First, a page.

May 5, 2017. A new variant of the Jigsaw ransomware is spreading in a tricky way. The malicious payload is camouflaged as a credit card generator crack named CCgen 2017. This Jigsaw spinoff appends the .fun extension to encrypted files.
May 3, 2017. An improved edition of the Cerber ransomware is out. The infection now checks for antimalware engines before commencing the attack and employs an appropriate AV evasion mechanism. To top it off, the updated Cerber can also detect the WireShark or VBox virtual machine and thwarts code debugging.
May 1, 2017. Emsisoft CTO Fabian Wosar defeats the encryption utilized by Cry128 variant of the CryptON ransom Trojan. Those infected with this strain can, therefore, restore their data for free using the automatic decryption tool.
In summary, it’s worth emphasizing that no single prevention technique will make your data 100% immune to ransomware. The precautions are always about a combo of different methods and online habits. Stay away from suspicious email attachments, apply operating system patches as soon as they are available, and of course have a viable plan B revolving around backups.
Major ransomware events for April 2017
Crypto ransomware continued its progressive motion last month like an unstoppable locomotive that smashes everything in its path. Cybercrooks started leveraging NSA exploits to infect computers stealthily rather than dupe users into opening contagious malspam attachments. The Locky ransomware woke up after a three-month hibernation, and the comeback turned out nasty. All in all, April was fairly disconcerting in terms of ransomware. Peruse the following records to get the big picture.
Apr. 30, 2017. The .wallet file extension becomes a hallmark sign of one more ransomware. The CryptoMix strain has now joined a group of lookalikes that includes Dharma and the Sanctions ransom Trojans. Of course, the word “wallet” does have ties to the extortion concept as such, but using the same extension for different samples is bad taste.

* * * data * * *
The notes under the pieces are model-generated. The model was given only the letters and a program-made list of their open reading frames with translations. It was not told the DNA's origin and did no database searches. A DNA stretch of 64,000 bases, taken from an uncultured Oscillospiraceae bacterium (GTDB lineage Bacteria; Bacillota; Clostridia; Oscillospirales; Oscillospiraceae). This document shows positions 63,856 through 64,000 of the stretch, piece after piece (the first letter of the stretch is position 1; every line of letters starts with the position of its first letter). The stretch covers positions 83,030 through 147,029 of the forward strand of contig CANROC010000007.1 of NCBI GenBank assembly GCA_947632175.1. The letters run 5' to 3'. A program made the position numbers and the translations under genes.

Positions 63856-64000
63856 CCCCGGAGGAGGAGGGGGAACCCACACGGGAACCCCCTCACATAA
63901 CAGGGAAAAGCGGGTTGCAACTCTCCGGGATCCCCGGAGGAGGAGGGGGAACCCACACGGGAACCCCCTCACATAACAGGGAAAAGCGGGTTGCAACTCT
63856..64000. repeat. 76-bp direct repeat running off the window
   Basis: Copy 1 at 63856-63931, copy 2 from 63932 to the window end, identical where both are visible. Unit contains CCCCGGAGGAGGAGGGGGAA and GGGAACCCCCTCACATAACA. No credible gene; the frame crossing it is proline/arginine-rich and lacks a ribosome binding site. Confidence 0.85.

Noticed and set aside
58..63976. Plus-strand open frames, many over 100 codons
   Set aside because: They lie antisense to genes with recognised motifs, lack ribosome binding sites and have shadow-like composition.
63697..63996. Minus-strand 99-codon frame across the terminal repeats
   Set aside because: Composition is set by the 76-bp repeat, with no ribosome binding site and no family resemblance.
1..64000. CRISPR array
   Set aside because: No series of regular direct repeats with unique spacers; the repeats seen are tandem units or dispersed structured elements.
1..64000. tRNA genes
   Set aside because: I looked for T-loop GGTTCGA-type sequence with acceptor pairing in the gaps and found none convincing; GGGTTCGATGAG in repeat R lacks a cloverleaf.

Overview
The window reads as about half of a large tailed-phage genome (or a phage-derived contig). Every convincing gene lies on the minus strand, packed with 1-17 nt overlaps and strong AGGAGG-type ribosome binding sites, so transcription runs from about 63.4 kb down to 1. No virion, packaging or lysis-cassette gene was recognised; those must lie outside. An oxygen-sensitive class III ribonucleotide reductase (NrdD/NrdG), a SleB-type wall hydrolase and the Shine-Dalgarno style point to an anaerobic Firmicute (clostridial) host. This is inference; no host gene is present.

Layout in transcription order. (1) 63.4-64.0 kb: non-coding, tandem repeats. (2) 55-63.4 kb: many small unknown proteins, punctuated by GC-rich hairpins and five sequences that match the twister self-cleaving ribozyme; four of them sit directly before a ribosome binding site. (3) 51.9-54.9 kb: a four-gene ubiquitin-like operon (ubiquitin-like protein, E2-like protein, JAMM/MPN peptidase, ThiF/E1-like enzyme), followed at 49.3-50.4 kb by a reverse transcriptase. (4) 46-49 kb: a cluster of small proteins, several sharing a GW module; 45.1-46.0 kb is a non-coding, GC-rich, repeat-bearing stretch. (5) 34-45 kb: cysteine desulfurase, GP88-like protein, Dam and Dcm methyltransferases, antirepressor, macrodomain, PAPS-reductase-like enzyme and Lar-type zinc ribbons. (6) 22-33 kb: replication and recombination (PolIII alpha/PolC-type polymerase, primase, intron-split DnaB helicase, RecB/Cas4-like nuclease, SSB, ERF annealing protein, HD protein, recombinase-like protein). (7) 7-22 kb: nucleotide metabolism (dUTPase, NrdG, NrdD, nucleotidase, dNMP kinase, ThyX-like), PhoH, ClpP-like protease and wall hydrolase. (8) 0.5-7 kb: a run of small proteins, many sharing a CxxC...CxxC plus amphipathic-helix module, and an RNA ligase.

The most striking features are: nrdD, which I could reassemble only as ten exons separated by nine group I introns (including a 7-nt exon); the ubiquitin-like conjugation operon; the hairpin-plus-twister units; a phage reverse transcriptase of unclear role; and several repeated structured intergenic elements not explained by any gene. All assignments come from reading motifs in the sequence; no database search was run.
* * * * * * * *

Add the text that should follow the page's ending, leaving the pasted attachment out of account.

Apr. 29, 2017. A hefty wave of malicious spam starts disseminating the Onion ransomware. This is a new sample that shares some activity patterns with the Dharma file encryptor. Aside from the .onion extension appended to filenames, the indicators of compromise include specific contact email addresses (email@example.com, firstname.lastname@example.org, or email@example.com) and a 72-hour deadline for payment.
Apr. 27, 2017. An updated edition of the Cerber ransomware is discovered. It leaves a new combo of ransom notes named “_!!!_README_!!!_[random characters]_.txt/hta”. Another tweak has to do with the propagation mechanism. The infection is circulating by means of malware-tainted JS or RTF files attached to so-called Blank Slate malspam emails.
Apr. 23, 2017. Users plagued by ransomware get extra benefits from using the ID Ransomware service. It used to be only possible to determine a sample by uploading the ransom note or encrypted file. After the update, victims can optionally also enter any hyperlinks or email addresses provided by the infection.
Apr. 21, 2017. The Locky ransomware makes quite a reappearance after three months of inactivity. Just like last year, it is making the rounds via spam generated by the powerful Necurs botnet. The infection chain has hardly changed, engaging Microsoft Office VBA macros to deploy the payload on computers.
Apr. 20, 2017. The developers of the AES-NI ransomware adopt an unusual tactic to deposit their aggressive code onto computers. About a week earlier, a hacker group identifying themselves as Shadow Brokers had leaked NSA exploits that could potentially allow cybercrooks to infect computers via RDP. The ransom Trojan in question uses these exploits to propagate in a large scale. The symptoms include the .aes_ni_0day string added to files and “!!! Read This – Important !!!.txt” ransom note.